Drumbeat: March 25, 2013
Posted by Leanan on March 25, 2013 - 10:09am
WE will need fossil fuels like oil and gas for the foreseeable future. So there’s really little choice (sigh). We have to press ahead with fracking for natural gas. We must approve the Keystone XL pipeline to get Canadian oil.
This mantra, repeated on TV ads and in political debates, is punctuated with a tinge of inevitability and regret. But, increasingly, scientific research and the experience of other countries should prompt us to ask: To what extent will we really “need” fossil fuel in the years to come? To what extent is it a choice?
As renewable energy gets cheaper and machines and buildings become more energy efficient, a number of countries that two decades ago ran on a fuel mix much like America’s are successfully dialing down their fossil fuel habits. Thirteen countries got more than 30 percent of their electricity from renewable energy in 2011, according to the Paris-based International Energy Agency, and many are aiming still higher.
Could we? Should we?
Every time supplies of oil and gas get tight, the rising price that comes with scarcity creates incentives and the “invisible hand” does the rest. What is certain, however, is that the fossil energy era is far from over. Just as the stone-age did not end when there were no more stones, the oil and gas era will not end when we run out. It will end when technology develops an alternative that is abundant and just as affordable.
West Texas Intermediate crude rose to the highest in a month as Cyprus agreed on an international bailout, allaying concern that Europe’s debt crisis will worsen. WTI narrowed its discount to Brent to the least since July.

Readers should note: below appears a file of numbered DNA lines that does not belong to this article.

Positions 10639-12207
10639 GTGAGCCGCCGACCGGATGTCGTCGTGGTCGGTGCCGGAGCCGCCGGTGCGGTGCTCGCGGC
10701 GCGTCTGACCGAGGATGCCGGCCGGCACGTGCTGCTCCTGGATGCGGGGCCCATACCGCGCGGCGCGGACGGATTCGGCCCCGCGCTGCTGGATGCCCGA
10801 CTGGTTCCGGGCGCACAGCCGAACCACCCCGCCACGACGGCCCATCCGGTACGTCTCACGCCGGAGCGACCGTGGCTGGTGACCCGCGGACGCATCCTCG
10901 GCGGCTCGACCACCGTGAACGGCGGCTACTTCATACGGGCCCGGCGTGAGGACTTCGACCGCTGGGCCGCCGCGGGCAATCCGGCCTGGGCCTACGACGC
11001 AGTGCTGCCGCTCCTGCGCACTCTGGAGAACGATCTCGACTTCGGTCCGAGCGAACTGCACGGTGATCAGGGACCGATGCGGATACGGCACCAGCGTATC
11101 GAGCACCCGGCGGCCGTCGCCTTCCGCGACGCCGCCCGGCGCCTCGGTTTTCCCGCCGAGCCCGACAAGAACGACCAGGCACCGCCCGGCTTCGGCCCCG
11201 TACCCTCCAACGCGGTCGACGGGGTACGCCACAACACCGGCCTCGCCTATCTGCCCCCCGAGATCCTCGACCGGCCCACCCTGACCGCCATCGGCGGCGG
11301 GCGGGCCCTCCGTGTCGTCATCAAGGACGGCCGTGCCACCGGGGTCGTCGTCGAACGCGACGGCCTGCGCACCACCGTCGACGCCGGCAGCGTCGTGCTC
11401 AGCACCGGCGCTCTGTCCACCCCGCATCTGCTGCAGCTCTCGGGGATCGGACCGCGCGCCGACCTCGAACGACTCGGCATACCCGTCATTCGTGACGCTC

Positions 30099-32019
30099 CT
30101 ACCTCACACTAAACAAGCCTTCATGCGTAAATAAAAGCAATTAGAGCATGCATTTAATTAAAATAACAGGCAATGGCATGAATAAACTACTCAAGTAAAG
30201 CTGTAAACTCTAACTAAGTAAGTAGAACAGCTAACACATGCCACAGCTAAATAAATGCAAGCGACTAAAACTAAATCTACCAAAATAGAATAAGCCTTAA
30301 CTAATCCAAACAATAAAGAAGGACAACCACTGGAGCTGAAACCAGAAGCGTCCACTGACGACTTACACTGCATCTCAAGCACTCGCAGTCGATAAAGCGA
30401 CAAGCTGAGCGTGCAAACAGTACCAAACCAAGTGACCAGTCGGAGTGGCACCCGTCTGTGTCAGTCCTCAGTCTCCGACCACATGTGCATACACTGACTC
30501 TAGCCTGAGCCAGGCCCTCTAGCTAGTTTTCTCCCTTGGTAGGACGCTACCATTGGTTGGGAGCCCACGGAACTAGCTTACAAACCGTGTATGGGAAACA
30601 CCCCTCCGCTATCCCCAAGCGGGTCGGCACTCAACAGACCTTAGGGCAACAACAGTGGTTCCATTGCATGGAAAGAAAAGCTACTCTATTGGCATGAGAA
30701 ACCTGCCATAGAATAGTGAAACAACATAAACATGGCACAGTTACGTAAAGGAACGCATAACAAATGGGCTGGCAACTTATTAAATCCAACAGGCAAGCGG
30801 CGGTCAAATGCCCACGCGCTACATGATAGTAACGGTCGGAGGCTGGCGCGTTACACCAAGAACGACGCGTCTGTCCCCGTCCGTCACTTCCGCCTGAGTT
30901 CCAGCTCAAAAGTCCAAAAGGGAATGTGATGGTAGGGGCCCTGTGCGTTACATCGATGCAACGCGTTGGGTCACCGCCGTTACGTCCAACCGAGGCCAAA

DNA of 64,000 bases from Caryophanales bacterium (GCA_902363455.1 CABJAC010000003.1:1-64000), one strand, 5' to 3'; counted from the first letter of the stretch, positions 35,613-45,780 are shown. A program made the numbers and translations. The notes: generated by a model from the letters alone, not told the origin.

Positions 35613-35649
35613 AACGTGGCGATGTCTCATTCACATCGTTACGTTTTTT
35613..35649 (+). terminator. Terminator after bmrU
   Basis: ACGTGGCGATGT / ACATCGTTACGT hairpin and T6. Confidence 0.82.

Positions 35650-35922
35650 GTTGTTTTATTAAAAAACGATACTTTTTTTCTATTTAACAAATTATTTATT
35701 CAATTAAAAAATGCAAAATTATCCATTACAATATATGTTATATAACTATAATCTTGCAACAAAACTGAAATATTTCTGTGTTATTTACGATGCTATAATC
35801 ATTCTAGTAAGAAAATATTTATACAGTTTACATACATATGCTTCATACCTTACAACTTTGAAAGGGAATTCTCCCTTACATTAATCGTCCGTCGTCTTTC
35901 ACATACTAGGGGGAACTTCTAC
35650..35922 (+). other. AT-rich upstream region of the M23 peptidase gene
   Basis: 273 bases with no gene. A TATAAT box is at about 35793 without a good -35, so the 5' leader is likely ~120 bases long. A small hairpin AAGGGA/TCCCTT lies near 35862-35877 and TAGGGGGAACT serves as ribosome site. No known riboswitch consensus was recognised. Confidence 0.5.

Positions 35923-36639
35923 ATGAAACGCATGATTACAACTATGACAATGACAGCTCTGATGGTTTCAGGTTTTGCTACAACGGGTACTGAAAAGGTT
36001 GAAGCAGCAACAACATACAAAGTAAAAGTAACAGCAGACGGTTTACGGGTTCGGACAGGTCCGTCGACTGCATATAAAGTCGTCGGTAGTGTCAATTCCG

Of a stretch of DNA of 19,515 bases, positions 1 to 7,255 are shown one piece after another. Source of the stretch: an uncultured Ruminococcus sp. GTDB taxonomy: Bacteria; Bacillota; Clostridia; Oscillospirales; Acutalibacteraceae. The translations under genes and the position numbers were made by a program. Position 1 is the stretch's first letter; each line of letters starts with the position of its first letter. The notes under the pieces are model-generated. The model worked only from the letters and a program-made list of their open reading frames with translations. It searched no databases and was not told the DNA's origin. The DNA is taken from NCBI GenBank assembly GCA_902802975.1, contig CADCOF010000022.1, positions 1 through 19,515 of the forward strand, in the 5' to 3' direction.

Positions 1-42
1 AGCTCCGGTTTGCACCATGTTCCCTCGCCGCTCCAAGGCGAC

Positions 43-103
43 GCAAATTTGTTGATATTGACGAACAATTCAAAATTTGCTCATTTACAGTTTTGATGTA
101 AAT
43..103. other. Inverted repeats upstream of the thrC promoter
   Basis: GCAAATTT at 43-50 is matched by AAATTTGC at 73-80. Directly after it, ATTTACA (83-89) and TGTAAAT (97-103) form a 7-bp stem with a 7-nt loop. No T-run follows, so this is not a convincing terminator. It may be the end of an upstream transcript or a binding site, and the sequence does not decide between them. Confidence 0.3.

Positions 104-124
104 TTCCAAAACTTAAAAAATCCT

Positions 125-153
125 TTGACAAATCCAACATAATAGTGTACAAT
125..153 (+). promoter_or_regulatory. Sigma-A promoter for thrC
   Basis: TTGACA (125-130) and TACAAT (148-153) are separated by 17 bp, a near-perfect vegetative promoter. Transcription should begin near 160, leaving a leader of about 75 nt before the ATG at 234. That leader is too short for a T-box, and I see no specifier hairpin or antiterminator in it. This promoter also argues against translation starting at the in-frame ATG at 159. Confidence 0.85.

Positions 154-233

The average price for regular gasoline at U.S. pumps fell 3.2 cents a gallon in the past two weeks to $3.7074 cents, according to Lundberg Survey Inc.
Oil prices at around $100 a barrel are reasonable for both consumers and producers, OPEC heavyweight Saudi Arabia's oil minister said on Monday, again highlighting the top crude exporter's preferred oil price.
Clearly, when we adjust for population growth, the Miles-Driven metric takes on a much darker look. The nominal 39-month dip that began in May 1979 grows to 61 months, slightly more than five years. The trough was a 6% decline from the previous peak.
The population-adjusted all-time high dates from June 2005. That's 90 months — over seven years ago. The latest data is 8.59% below the 2005 peak, a new post-Financial Crisis low. Our adjusted miles driven based on the 16-and-older age cohort is about where we were as a nation in March of 1995.
(Reuters) - U.S. distributors and freight hauliers have held down diesel consumption even as their business recovers from recession by making thousands of small changes to their operations.
Improved driver training, restrictions on idling and careful route planning to reduce deadheads (where vehicles travel empty) are all reducing consumption of expensive diesel while helping companies promote their green credentials.
How many trips do you make each week in an empty car?
By arranging to travel with three other colleagues who live relatively close (sometimes called a car pool) you could drive just one out of every four days, significantly reducing the wear and tear on your car, as well as fuel and parking costs.
Hedge funds are making the biggest bet against copper on record as global inventories expand to a nine-year high, while concern that Europe’s debt crisis will spread spurred the biggest gain in gold bets since 2008.
Iraq, the second-largest producer in OPEC, won’t reach its target of pumping 4.5 million barrels of oil a day by next year and plans to announce revised production goals in April, senior government officials said.